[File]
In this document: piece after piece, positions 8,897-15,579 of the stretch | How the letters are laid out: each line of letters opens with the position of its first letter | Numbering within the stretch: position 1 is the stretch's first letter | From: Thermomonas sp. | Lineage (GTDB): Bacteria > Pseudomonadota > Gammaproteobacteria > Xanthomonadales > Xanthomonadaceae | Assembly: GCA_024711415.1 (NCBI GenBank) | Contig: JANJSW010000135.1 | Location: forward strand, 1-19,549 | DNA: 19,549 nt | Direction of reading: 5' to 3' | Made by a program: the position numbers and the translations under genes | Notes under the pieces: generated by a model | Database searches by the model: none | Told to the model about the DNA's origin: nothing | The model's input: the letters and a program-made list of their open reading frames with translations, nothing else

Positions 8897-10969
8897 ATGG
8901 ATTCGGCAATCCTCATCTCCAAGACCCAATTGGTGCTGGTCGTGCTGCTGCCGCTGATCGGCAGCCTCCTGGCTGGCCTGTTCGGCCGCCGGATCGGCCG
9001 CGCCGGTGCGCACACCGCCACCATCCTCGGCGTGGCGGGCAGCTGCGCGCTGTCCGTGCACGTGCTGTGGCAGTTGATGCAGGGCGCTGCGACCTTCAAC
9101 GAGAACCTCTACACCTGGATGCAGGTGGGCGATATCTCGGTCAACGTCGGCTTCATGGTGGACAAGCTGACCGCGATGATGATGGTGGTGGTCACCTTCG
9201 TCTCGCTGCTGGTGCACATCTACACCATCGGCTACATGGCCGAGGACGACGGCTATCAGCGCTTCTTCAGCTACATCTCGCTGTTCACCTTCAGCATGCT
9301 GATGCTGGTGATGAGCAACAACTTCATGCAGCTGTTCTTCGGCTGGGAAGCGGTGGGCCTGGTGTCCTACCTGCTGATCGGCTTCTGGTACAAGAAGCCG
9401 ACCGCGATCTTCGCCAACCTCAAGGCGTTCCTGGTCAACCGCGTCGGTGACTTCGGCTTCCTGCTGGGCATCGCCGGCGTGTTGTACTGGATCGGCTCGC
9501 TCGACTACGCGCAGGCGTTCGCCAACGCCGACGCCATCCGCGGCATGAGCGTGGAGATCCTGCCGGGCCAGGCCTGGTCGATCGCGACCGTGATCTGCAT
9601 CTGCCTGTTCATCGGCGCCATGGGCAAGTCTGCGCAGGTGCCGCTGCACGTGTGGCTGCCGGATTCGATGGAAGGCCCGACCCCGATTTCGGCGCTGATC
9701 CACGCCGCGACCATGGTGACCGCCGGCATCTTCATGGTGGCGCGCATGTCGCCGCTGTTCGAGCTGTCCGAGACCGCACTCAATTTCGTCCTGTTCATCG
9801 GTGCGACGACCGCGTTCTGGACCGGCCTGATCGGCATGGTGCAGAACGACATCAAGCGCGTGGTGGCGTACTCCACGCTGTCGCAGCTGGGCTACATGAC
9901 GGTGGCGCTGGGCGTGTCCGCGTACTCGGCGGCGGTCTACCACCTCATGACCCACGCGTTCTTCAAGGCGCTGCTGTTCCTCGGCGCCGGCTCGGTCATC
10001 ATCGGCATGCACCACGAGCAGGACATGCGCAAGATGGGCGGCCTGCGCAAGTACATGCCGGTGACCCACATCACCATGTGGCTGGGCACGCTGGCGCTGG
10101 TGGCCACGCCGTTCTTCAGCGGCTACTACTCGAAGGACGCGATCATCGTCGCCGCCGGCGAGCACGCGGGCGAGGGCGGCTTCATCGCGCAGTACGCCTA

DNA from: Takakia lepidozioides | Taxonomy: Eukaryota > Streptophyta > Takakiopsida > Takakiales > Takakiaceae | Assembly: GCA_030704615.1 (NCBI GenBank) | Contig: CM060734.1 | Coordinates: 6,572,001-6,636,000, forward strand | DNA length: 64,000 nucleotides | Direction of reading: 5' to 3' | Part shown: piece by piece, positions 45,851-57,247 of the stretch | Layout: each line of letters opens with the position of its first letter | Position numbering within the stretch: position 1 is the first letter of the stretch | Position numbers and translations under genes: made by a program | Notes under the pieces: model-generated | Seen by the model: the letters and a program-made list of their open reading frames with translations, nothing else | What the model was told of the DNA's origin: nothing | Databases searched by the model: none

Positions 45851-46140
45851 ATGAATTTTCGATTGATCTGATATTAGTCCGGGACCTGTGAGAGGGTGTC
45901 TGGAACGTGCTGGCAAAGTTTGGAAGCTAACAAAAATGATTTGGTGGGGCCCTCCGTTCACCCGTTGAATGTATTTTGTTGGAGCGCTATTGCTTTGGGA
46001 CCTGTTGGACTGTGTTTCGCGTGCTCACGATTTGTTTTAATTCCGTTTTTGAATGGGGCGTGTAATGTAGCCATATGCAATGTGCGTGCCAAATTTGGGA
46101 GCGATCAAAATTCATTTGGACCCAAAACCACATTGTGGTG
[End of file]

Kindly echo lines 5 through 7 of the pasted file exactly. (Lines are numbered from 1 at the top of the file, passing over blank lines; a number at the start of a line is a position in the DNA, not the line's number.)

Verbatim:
9001 CGCCGGTGCGCACACCGCCACCATCCTCGGCGTGGCGGGCAGCTGCGCGCTGTCCGTGCACGTGCTGTGGCAGTTGATGCAGGGCGCTGCGACCTTCAAC
9101 GAGAACCTCTACACCTGGATGCAGGTGGGCGATATCTCGGTCAACGTCGGCTTCATGGTGGACAAGCTGACCGCGATGATGATGGTGGTGGTCACCTTCG
9201 TCTCGCTGCTGGTGCACATCTACACCATCGGCTACATGGCCGAGGACGACGGCTATCAGCGCTTCTTCAGCTACATCTCGCTGTTCACCTTCAGCATGCT